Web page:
Error checking tests are designed to assess the current performance level of an individual, whether applying for a position or currently employed, in order to aid in the selection of candidates, workplace appraisals and other required areas. These types of aptitude tests are of particular use in secretarial, clerical and administrative roles as the test evaluates ability to check information and the employees of these respective occupations would likely be required to produce a large amount of written text or numerical analysis, which would make effective error detection skills a necessity. Research has suggested that error checking tests are a reliable predictor of future job performance in regards to these areas, which in part has facilitated their rise in popularity among potential and current employers as a means of assessment.
Although they are useful for employers, error checking tests can also offer useful information to those taking them. For example, the assessment feedback gives the candidate an insight into their own existing abilities, as well as possible areas for improvement, which in turn could inspire self-directed development if they wish to progress their skills. By using the assessment in order to improve performance, the candidate may find themselves more desirable to prospective employers. In regards to personal use, an individual might wish to use the assessment to find out which occupational roles they may be more suited to in order to select a career appropriate to their abilities.
Having outlined the importance of error checking aptitude tests, it is also useful to know what to expect when completing one. For instance, the typical questions to arise during these assessments require an effective comparison of correct information alongside an adapted version of the original text. They will appear to be very similar although in the altered text, some items have been transposed or swapped with other parts of the transcript. The aim is to identify the statements that have been written correctly, those that have been altered and the nature of the alteration itself, for example; type, business name, account number etc. The texts provided will normally contain alphabetical and numerical characters in order to allow for an assessment of both fields and have a time limit for completion of questions.
Example Error Checking Questions
The best way to familiarise yourself with error checking tests and the types of questions you might be asked, is to try some example questions yourself. In real tests there will be a strict time limit, typically you will be given 14 minutes to answer 28 questions.
- Q1: Identify if there are any errors in the column of numbers, and state what they are.
- Q1: Solution In this example the correct text is shown on the right and the candidate has been given a list containing alterations as well as the original number. The task is to state if there are any errors and to identify where and what they. For this example the amended numbers have been highlighted in red and are the typical "transposed" errors, in which items from within the original text have been swapped around, while the rest remains in the initial format.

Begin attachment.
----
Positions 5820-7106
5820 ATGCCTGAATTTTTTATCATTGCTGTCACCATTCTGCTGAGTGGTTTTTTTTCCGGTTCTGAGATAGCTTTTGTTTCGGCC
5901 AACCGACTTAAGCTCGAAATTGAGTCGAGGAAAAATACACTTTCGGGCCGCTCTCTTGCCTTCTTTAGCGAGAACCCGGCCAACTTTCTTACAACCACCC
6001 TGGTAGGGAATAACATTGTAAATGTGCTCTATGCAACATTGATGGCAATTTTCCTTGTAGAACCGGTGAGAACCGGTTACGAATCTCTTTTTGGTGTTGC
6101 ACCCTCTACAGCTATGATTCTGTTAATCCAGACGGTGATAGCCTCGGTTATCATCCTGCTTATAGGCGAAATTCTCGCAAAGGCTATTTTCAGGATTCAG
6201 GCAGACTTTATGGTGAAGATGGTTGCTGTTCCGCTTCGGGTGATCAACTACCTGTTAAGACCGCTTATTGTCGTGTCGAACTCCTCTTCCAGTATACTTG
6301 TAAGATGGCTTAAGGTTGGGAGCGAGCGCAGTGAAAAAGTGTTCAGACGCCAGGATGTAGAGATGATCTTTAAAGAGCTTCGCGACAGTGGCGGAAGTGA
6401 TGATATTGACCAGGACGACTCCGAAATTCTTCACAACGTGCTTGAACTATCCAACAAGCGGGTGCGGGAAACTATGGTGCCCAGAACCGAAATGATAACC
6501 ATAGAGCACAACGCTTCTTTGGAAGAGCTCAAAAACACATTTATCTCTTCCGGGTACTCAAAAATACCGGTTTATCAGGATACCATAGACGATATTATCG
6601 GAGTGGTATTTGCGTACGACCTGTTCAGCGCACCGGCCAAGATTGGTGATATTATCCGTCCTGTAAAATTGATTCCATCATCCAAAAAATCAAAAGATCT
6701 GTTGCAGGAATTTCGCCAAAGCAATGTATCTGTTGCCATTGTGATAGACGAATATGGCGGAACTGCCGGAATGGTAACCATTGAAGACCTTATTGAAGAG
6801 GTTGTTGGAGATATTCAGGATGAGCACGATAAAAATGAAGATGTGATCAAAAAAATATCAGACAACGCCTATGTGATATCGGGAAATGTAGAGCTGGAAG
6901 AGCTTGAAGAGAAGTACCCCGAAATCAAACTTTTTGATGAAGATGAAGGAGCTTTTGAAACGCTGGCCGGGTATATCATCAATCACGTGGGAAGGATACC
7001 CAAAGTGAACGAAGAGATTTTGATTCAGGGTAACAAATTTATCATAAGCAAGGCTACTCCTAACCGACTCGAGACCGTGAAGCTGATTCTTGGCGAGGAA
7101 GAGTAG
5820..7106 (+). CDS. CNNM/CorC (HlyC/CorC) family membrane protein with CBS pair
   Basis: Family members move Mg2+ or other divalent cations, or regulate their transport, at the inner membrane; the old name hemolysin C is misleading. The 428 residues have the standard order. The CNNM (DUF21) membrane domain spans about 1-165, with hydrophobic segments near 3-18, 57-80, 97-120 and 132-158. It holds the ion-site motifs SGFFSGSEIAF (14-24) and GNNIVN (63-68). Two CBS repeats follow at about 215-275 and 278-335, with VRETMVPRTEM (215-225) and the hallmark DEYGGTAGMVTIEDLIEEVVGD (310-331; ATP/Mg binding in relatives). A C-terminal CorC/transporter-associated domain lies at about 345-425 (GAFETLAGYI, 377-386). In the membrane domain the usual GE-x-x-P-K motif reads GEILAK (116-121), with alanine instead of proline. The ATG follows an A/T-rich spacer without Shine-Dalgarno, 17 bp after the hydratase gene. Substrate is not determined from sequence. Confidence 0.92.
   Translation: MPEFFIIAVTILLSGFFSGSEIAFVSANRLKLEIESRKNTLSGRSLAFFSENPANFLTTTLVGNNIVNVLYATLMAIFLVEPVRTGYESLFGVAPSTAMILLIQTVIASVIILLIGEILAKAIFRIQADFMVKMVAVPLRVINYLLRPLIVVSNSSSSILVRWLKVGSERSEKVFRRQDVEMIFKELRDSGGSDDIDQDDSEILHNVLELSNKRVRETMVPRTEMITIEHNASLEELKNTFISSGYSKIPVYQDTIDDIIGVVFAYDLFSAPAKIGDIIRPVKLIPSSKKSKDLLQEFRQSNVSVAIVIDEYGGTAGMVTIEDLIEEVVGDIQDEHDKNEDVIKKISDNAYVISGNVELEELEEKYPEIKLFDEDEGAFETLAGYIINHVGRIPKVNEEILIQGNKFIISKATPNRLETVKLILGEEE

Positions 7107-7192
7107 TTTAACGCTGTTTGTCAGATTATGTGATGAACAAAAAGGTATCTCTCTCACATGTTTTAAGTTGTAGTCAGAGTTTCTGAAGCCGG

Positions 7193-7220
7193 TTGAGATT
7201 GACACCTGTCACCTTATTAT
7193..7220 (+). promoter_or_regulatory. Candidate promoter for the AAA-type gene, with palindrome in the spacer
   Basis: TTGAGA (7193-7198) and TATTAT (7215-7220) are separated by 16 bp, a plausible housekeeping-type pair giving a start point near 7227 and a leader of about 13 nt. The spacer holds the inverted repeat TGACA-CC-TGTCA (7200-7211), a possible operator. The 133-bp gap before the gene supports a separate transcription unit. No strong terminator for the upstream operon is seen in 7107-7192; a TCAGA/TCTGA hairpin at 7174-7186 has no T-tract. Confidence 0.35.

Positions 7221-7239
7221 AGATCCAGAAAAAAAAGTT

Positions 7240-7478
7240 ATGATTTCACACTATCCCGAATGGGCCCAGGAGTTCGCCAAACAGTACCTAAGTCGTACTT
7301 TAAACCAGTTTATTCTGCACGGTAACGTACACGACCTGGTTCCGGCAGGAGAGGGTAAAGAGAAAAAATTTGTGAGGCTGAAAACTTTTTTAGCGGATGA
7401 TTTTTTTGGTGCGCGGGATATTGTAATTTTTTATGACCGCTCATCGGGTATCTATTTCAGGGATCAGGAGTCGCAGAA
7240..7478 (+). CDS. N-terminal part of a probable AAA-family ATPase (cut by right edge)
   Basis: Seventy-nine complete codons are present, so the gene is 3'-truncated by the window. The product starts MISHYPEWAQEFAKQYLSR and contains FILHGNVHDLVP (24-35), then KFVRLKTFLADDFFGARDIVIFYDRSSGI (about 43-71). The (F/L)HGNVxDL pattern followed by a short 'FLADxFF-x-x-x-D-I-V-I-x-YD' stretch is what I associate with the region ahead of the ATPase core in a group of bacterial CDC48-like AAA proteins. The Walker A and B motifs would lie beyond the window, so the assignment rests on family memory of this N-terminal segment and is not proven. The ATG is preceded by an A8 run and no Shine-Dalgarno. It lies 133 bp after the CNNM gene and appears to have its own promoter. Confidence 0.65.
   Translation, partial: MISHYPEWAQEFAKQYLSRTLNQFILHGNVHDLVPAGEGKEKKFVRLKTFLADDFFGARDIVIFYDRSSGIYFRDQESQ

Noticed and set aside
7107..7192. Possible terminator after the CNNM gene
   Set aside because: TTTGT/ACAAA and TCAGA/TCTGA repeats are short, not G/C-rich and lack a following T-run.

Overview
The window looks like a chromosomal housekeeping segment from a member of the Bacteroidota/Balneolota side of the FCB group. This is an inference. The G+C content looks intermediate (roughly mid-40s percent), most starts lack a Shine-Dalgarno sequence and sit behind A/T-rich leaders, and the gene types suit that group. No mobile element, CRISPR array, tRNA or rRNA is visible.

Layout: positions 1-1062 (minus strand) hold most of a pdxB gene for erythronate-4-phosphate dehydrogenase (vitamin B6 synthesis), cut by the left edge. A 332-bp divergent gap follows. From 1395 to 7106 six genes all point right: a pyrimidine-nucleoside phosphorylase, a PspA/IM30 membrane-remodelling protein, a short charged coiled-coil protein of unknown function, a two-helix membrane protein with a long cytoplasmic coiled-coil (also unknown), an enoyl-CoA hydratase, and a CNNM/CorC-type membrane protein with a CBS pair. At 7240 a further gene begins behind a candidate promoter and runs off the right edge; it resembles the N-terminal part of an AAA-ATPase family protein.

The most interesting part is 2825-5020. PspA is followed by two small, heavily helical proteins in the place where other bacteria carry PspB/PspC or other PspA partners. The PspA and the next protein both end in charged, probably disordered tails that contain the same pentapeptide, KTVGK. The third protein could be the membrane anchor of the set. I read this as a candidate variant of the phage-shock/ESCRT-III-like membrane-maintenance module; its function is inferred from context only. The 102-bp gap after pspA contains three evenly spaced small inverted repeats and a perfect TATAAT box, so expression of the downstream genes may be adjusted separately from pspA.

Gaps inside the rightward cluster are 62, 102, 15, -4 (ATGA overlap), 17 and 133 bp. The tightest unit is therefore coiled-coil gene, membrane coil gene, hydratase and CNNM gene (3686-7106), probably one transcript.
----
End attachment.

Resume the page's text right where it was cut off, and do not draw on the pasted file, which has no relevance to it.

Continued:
- Q2: Are the items on the left transposed correctly, if not where are the errors?
- Q2: Solution This example is slightly different as there is only one alteration for each original item and it contains both alphabetical and numerical items, it also might seem more difficult at first because the two full columns make it appear more daunting. Once again the errors have been highlighted in red and are of the typical format.
- Q3: Are the items on the left transposed correctly, if not where are the errors?
- Q3: Solution This final example is a little more complicated as it introduces the idea of multiple "types", represented here as Company Name, Account Number and status, this type of question requires extra attention as there could be more than one error for each row. The task requires an accurate comparison of the two tables in order to detect the errors and state where they are. Questions that involve multiple possibilities for errors to occur may be the most useful as the error finding process closely resembles that which would be needed in day to day tasks.
Preparing for an Error Checking Test
When taking an error checking test, it could be helpful to follow these guidelines:
- Be prepared - Prior to the assessment it is important to get a good night's sleep so that you are well rested and alert. Any special requirements such as large text should have been made clear to those providing the test.
- Remain calm - It is important not to panic, as you are more likely to miss details when anxious especially during timed tasks. Try to relax using deep breathing exercises.
- Read the instructions - To avoid ticking the wrong boxes, ensure that you are familiar with what the task requires and that you respond in the desired manner. If you are not sure of something, ask.
- Double check your answers - It is easy to make simple mistakes when under assessment, so be sure to read through your responses.
- Be efficient - While ensuring that you have not made mistakes, remember not to linger on one question for too long or you may not complete the test. Using a practise version of an error checking test could familiarise you with what to expect, as well as improve time allocation.
- Ask for feedback - The more you know about your performance, the better. This way you will have more guidance for areas of improvement during self-development and it shows willingness to build-upon current abilities.
And finally: good luck! If you need any advice or information about taking an error checking test please feel free to get in touch.